220.127.116.11 – 18.104.22.168
22.214.171.124 – 126.96.36.199
188.8.131.52 – 184.108.40.206.
220.127.116.11 – 18.104.22.168
In particular it is worth noting that the Comment Group has not been observed using 22.214.171.124 – 126.96.36.199 for several months now. The threat actors that were observed using this IP address space were updated to us 188.8.131.52 – 184.108.40.206. That range should be considered legacy at this point.
Will the outing of so much of the Comment Group’s infrastructure have a devastating impact on their operation? Time will tell the answer, but in the short term I would answer with a resounding, no. That’s not to say the Comment Group has not made changes. A number of changes have already been observed. Several domains and dynamic DNS hostnames are now pointing to loopback or parking addresses. A few of the domain names have received, what appears to be threat actor controlled, WHOIS information updates. In particular the domain name hugesoft.org has had its registrant information changed. The new e-mail address for this domain is now email@example.com. Something tells me they don’t have control of that mailbox, but then again it wouldn’t surprise me if they did.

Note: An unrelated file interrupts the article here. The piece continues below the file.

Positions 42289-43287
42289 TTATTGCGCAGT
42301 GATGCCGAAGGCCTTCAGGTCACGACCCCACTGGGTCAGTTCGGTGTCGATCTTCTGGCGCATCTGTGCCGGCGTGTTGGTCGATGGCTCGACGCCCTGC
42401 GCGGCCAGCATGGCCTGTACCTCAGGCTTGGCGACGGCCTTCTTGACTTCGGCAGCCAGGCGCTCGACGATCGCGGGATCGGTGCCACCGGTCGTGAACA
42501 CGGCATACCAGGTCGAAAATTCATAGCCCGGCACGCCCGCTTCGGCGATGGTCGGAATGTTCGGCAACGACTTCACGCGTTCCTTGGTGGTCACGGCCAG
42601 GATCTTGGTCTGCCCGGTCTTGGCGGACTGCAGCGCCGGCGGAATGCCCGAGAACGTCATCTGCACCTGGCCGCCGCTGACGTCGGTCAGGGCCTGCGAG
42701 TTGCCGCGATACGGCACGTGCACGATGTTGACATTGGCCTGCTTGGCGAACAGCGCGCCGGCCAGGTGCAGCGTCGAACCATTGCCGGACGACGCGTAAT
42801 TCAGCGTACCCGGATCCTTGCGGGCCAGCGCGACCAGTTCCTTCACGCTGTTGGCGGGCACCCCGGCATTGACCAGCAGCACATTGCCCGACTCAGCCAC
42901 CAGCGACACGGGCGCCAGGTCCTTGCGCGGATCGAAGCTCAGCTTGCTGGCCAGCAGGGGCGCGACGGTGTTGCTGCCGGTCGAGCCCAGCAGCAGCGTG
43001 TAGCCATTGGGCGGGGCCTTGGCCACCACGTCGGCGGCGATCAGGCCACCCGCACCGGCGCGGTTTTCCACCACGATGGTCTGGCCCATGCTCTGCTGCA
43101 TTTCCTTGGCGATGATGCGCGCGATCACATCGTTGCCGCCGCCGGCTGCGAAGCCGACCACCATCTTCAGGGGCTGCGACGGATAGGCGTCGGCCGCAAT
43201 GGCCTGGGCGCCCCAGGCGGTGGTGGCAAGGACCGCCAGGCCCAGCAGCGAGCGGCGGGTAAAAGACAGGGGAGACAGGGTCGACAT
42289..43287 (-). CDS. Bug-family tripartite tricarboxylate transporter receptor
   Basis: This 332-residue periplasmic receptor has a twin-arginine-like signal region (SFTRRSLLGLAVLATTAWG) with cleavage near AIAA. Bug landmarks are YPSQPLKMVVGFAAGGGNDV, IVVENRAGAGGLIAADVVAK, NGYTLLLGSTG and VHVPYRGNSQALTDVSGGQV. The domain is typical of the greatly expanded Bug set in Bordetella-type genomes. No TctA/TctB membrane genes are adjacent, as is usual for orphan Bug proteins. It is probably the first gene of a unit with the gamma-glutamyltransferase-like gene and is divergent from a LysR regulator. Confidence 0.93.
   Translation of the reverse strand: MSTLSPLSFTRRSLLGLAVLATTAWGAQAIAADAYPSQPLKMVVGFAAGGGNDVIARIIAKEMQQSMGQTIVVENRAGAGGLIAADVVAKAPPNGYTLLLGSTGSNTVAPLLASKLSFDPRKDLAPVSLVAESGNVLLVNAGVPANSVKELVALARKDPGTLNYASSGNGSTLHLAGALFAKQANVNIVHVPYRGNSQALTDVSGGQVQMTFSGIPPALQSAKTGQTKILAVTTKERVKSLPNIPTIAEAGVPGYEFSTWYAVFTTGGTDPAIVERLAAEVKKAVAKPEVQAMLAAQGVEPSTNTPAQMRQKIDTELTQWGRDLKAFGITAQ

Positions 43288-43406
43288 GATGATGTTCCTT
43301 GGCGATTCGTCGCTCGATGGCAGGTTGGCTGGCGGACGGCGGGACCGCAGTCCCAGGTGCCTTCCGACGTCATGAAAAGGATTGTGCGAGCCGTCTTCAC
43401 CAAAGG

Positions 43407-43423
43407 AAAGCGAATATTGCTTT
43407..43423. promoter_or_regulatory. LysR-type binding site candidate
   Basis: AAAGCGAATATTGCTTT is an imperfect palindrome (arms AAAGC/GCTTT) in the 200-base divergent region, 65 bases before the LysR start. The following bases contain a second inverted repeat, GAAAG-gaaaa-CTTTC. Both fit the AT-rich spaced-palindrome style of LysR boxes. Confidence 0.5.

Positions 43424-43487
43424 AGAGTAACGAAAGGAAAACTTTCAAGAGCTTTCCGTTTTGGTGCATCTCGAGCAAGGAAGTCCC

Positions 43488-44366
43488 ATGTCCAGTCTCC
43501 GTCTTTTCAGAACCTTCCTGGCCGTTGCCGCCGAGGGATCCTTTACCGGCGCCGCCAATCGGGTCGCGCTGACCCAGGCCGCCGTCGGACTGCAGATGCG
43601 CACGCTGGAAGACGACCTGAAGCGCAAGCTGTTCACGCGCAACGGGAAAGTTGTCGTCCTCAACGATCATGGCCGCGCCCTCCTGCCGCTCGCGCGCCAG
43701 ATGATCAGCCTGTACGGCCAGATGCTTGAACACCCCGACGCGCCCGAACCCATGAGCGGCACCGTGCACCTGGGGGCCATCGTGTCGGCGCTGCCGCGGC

Most notably is that from other global vantage points we can see it is business as usual with the Comment Group. They are continuing operations and even continue to work from IP address ranges that were outed in the APT1 report. This includes IP ranges listed in the previous section. We have also learned that ISPs have begun contacting some of the owners of IP blocks that Comment Group command and control has been occurring from telling them that they have put 72-hour blocks to the address in place. It remains to be seen how effective those steps may be, especially when some of the information they are working from is a bit outdated. I’d expect that more and more of their infrastructure will be outed by security researchers, AV companies, and other players in the coming weeks. We will just have to kick back and see what happens. It will be interesting to see what else the Comment Group might change in the next few months, but I am not expecting them to shut down and close up shop any time soon.